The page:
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Learning Servlet Filters

by Satya Komatineni
08/29/2001

The implementation of filters is a new mechanism being introduced into the Servlets 2.3 standard. This article explores the implications of filters to the Servlet architecture.

It has been a pet peeve of mine that one should not buy into an entire EJB solution just to gain the transparent (container-managed) transactional support for Java objects dealing with relational databases. One could inquire, what is the cost of implementing such a solution in the servlet tier itself? Because transactional support is valuable, whether the solution is distributed or not.

Typically, this transparent transactional support is accomplished by enrolling the active thread with a connection pool manager that the application relies upon for connections. The filtering mechanism is positioned to intercept the calls to an eventual servlet by registering the current thread with a connection pool manager in order to accomplish this. As one can see, the filtering mechanism is ideally suited for interposition, similar in concept to the EJB interposition of remote object calls from the EJB object to the bean instance.

Using the same interposition trick, one could also enroll a logging mechanism with the current thread as well and thereby provide applications with server-side logging that delineates at the thread level, as opposed to interlacing the log messages.

For those types of filters that do not interfere with the request or response, interposition could be adapted even in the current releases of servlets, and can provide an invaluable service to the developers that are currently bogged down by managing their own transactions programmatically. When this is combined with higher level data-access mechanisms (paralleling ADO from Microsoft or TDP(Transparent Data Pipeline) architecture that I have proposed in some previous articles), programmers can be completely oblivious to database connections altogether. This is the stage where developers can write business logic with the same ease that the database developers enjoy today with stored procedures; native and quick. I intend to demonstrate here the ease and simplicity of this process with some concrete code examples.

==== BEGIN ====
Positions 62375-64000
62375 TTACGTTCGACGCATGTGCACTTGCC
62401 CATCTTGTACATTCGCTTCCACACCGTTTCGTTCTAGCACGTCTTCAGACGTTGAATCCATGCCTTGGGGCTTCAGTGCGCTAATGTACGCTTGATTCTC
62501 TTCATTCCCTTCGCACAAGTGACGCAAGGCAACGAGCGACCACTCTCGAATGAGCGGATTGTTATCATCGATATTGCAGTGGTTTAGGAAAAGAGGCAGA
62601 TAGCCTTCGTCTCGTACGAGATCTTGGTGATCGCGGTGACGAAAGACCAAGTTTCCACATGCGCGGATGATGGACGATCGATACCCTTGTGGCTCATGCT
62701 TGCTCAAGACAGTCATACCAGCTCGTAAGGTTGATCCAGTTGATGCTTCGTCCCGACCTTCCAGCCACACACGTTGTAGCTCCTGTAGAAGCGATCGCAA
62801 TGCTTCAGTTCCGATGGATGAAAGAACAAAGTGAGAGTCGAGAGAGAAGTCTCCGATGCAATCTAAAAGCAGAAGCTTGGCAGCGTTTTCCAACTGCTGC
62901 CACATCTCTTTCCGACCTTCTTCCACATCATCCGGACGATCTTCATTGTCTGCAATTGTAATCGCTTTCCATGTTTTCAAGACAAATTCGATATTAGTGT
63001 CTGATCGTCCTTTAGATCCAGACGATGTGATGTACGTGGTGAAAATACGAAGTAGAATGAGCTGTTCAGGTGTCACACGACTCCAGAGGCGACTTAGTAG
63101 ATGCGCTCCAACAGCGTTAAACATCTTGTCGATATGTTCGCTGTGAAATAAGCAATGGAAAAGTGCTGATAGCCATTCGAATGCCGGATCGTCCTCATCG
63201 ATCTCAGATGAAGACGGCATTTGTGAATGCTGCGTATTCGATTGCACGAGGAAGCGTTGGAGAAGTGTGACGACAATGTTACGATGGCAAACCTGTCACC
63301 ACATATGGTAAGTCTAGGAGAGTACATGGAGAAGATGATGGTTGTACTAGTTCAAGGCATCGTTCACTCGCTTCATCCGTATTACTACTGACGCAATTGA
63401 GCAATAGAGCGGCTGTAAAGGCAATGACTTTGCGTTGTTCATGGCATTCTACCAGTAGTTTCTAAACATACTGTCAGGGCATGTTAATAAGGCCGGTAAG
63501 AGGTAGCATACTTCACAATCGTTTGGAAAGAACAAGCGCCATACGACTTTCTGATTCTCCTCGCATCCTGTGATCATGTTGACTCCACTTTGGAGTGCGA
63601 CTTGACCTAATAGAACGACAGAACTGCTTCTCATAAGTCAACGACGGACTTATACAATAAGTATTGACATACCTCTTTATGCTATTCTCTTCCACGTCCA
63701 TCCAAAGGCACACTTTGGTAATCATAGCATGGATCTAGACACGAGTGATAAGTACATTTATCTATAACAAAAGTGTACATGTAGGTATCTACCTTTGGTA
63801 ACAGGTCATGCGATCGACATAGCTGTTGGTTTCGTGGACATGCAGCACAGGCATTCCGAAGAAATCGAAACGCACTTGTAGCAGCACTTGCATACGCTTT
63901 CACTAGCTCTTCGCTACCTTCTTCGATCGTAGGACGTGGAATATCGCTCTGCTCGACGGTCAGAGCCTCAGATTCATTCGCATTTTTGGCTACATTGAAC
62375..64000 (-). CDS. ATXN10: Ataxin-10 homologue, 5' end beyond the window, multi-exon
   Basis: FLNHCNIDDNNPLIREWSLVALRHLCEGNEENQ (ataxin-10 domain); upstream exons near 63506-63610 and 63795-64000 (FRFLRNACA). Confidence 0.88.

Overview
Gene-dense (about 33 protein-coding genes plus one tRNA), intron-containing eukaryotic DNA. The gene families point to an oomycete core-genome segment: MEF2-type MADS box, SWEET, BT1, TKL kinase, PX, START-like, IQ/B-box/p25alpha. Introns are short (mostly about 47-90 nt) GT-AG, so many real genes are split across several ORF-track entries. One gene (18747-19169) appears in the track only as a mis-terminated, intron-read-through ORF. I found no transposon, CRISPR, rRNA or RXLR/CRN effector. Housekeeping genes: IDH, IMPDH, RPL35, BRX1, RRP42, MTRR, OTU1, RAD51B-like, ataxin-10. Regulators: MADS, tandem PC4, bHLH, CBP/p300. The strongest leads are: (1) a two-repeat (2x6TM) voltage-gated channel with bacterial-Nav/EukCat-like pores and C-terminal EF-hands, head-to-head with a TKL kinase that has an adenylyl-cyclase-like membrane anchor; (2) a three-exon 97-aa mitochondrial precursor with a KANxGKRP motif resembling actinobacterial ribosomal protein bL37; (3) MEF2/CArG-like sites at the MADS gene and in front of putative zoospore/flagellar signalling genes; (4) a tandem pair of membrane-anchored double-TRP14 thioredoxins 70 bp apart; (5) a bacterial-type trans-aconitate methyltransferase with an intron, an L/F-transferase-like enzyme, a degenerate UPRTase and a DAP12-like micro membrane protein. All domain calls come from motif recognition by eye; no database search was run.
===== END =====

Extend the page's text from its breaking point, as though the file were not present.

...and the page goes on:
Developers' View of the Facilities

Related Reading

Java Servlet Programming, 2nd EditionJava Servlet Programming, 2nd Edition
By Jason Hunter with William Crawford
Table of Contents
Index
Sample Chapter
Full Description

The best way to gauge the usefulness of a facility (or framework) is by looking at some sample code that actually uses that facility. As suggested, filters and transactional support are implemented by the framework, and the developer code has no reference to those objects. The servlet programming model is a request/response model, so a developer typically interprets and executes a request by dividing his work into a series of tasks. These tasks could include database queries and updates, and perhaps multiple updates requiring transactional integrity.

The ITask interface is introduced here to represent the concept of a task. Given a task name and arguments, it will perform an abstract task and return an object and throw an exception to indicate exceptional failures. Many tasks can be derived from this task, and this gives us a mechanism to treat and manage all tasks as ITasks. Please keep in mind that these concepts are introduced here just to explain transactional support. In your own program, you are free to have your own class hierarchies and methodology and to never ever refer to ITask.

Interface ITask {
  Object executeTask( String taskName, Object Arguments ) throws TaskExecutionException;
}

Let us write a task that allows us to add an employee to a company:

class AddEmployeeTask implements ITask
{
  Object executeTask(String taskName, Object args) throws
TaskExecutionException
  {